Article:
Self Injury Within Other Mental Health Conditions

Learn about mental health conditions associated with self-injury and the types of self-harm.

Self-injurious behavior is common in the following conditions:

Self-injury Itself as a Diagnosis

Favazza and Rosenthal, in a 1993 article in Hospital and Community Psychiatry, suggest defining self-injury as a disease and not merely a symptom. They created a diagnostic category called Repetitive Self-Harm Syndrome.

The diagnostic criteria for Repetitive Self-Harm Syndrome include: preoccupation with physically harming oneself repeated failure to resist impulses to destroy or alter one's body tissue increasing tension right before, and a sense of relief after, self-harm no association between suicidal intent and the act of self-harm not a response to mental retardation, delusion, hallucination

Miller (1994) suggests that many self-harmers suffer from what she calls Trauma Reenactment Syndrome.

As described in Women Who Hurt Themselves, TRS sufferers have four common characteristics:

  1. a sense of being at war with their bodies ("my body, my enemy")
  2. excessive secrecy as a guiding principle of life
  3. inability to self-protect
  4. fragmentation of self, and relationships dominated by a struggle for control.

Miller proposes that women who've been traumatized suffer a sort of internal split of consciousness; when they go into a self-harming episode, their conscious and subconscious minds take on three roles:

  1. the abuser (the one who harms)
  2. the victim
  3. the non-protecting bystander

Favazza, Alderman, Herman (1992) and Miller suggest that, contrary to popular therapeutic opinion, there is hope for those who self-injure. Whether self-injury occurs in tandem with another disorder or alone, there are effective ways of treating those who harm themselves and helping them find more productive ways of coping.

Types of Self-Harm

Self-injury is separated by Favazza (1986) into three types. Major self-mutilation (including such things as castration, amputation of limbs, enucleation of eyes, etc) is fairly rare and usually associated with psychotic states. Stereotypic self-injury comprises the sort of rhythmic head-banging, etc, seen in autistic, mentally retarded, and psychotic people. The most common forms of self-mutilation include:

  • cutting
  • burning
  • scratching
  • skin-picking
  • hair-pulling
  • bone-breaking
  • hitting
  • deliberate overuse injuries
  • interference with wound healing
  • and virtually any other method of inflicting damage on oneself

Compulsive Self-harm

Favazza (1996) further breaks down superficial/moderate self-injury into three types: compulsive, episodic, and repetitive. Compulsive self-injury differs in character from the other two types and is more closely associated with obsessive-compulsive disorder (OCD). Compulsive self-harm comprises hair-pulling (trichotillomania), skin picking, and excoriation when it is done to remove perceived faults or blemishes in the skin. These acts may be part of an OCD ritual involving obsessional thoughts; the person tries to relieve tension and prevent some bad thing from happening by engaging in these self-harm behaviors. Compulsive self-harm has a somewhat different nature and different roots from the impulsive (episodic and repetitive types).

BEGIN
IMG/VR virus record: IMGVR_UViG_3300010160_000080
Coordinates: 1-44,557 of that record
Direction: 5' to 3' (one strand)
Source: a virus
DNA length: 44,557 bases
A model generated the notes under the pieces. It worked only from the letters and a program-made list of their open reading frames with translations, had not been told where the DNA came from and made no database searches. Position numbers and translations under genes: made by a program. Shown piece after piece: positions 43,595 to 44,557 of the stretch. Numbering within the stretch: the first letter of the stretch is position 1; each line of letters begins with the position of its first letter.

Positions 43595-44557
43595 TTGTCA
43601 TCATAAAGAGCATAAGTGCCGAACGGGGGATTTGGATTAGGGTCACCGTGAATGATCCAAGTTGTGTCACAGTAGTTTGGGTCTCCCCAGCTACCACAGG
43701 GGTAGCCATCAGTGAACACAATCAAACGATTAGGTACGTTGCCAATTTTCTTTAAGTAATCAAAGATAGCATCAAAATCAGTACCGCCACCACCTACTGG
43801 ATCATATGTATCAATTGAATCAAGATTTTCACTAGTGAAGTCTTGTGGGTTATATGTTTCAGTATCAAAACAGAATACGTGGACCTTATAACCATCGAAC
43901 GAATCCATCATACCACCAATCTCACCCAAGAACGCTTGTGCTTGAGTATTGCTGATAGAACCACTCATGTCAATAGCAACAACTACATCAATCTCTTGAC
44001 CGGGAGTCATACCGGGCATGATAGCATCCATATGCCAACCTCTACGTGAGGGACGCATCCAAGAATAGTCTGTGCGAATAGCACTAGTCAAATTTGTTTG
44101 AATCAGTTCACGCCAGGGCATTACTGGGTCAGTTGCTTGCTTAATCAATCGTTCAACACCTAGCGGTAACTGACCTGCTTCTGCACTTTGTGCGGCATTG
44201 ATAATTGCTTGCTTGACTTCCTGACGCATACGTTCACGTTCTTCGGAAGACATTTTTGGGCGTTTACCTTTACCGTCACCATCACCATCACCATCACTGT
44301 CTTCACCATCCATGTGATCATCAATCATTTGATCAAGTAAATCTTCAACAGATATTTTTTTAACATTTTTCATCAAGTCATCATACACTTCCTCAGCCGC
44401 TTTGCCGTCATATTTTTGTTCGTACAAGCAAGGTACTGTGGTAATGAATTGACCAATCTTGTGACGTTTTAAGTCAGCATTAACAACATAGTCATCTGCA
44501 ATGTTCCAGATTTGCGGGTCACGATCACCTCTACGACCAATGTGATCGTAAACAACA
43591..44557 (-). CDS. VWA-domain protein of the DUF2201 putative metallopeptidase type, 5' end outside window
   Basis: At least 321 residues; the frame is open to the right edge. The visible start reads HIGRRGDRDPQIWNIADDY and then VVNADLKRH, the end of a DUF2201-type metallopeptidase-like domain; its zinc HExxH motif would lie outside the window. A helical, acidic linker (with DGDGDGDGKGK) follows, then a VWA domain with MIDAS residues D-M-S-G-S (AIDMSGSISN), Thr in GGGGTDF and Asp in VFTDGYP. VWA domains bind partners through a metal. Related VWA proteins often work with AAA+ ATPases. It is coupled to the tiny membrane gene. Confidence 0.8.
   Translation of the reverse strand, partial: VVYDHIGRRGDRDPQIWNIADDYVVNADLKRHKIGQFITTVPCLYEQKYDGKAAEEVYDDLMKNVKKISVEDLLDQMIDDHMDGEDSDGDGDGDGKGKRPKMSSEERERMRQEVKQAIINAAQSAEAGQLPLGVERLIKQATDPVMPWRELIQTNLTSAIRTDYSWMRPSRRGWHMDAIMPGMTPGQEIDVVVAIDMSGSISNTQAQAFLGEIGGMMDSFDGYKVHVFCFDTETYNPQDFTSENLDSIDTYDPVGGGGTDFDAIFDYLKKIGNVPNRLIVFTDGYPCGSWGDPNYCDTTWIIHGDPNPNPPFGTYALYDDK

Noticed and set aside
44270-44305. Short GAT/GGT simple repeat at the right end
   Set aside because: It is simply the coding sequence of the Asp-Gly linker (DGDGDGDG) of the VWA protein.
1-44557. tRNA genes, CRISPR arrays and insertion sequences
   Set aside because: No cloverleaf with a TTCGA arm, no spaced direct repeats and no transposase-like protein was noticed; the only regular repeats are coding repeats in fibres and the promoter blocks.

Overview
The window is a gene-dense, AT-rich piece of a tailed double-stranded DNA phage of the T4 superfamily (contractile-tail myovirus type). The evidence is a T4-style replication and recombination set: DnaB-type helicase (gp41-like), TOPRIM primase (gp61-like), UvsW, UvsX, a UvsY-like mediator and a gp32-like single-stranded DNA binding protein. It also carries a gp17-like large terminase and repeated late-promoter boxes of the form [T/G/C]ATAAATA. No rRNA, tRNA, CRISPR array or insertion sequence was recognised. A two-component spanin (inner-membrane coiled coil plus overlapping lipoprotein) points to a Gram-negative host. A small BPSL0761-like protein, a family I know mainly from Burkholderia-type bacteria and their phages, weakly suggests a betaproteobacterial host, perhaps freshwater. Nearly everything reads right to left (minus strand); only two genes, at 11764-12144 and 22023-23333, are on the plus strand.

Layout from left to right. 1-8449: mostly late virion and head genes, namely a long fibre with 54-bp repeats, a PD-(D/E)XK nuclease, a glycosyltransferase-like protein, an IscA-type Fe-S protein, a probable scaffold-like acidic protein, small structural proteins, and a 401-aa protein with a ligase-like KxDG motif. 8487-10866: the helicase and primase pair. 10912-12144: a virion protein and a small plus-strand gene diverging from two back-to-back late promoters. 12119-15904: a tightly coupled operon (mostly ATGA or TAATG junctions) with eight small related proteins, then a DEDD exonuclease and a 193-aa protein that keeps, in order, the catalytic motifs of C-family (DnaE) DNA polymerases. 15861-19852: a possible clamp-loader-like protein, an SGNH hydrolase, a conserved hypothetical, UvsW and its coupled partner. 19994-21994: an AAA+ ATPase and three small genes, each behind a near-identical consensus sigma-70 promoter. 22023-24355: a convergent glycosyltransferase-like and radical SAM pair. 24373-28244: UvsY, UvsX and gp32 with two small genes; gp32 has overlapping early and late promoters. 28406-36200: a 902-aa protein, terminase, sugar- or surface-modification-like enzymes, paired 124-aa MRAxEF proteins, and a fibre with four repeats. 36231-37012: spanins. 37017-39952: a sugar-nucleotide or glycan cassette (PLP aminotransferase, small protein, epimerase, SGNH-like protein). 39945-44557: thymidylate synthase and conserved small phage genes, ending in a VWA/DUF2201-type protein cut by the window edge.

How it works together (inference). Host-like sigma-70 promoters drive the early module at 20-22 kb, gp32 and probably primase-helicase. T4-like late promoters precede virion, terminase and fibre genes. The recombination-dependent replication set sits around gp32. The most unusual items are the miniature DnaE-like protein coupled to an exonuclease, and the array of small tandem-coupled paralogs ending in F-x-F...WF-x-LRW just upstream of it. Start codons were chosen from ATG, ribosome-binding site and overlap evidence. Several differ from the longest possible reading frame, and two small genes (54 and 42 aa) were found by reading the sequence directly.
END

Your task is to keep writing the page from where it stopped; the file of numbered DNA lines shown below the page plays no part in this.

Impulsive Self-harm

Both episodic and repetitive self-harm are impulsive acts, and the difference between them seems to be a matter of degree. Episodic self-harm is self-injurious behavior engaged in every so often by people who don't think about it otherwise and don't see themselves as "self-injurers." It generally is a symptom of some other psychological disorder.

What begins as episodic self-harm can escalate into repetitive self-harm, which many practitioners (Favazza and Rosenthal, 1993; Kahan and Pattison, 1984; Miller, 1994; among others) believe should be classified as a separate Axis I impulse-control disorder.

Repetitive self-harm is marked by a shift toward ruminating on self-injury even when not actually doing it and self-identification as a self-injurer (Favazza, 1996). Episodic self-harm becomes repetitive when what was formerly a symptom becomes a disease in itself. It is impulsive in nature and often becomes a reflex response to any sort of stress, positive or negative.

Should self-injurious acts be considered botched or manipulative suicide attempts?

Favazza (1998) states, quite definitively, that self-mutilation is distinct from suicide. Major reviews have upheld this distinction. A basic understanding is that a person who truly attempts suicide seeks to end all feelings whereas a person who self-mutilates seeks to feel better. Although these behaviors are sometimes referred to as parasuicide most researchers recognize that the self-injurer generally does not intend to die as a result of his/her acts. Many professionals continue to define acts of self-harm as merely and totally being symptomatic of borderline personality disorder instead of considering that they may well be disorders in their own right.

Many of those who injure themselves are strongly aware of the fine line they walk but are also resentful of doctors and mental health professionals who define their incidents of self-harm as suicide attempts instead of seeing them as the desperate attempts to release the pain that needs to be released in order to not end up suicidal.

APA Reference
Staff, H. (2008, December 4). Self Injury Within Other Mental Health Conditions, HealthyPlace. Retrieved on 2024, July 21 from

Last Updated: June 21, 2019

Medically reviewed by Harry Croft, MD

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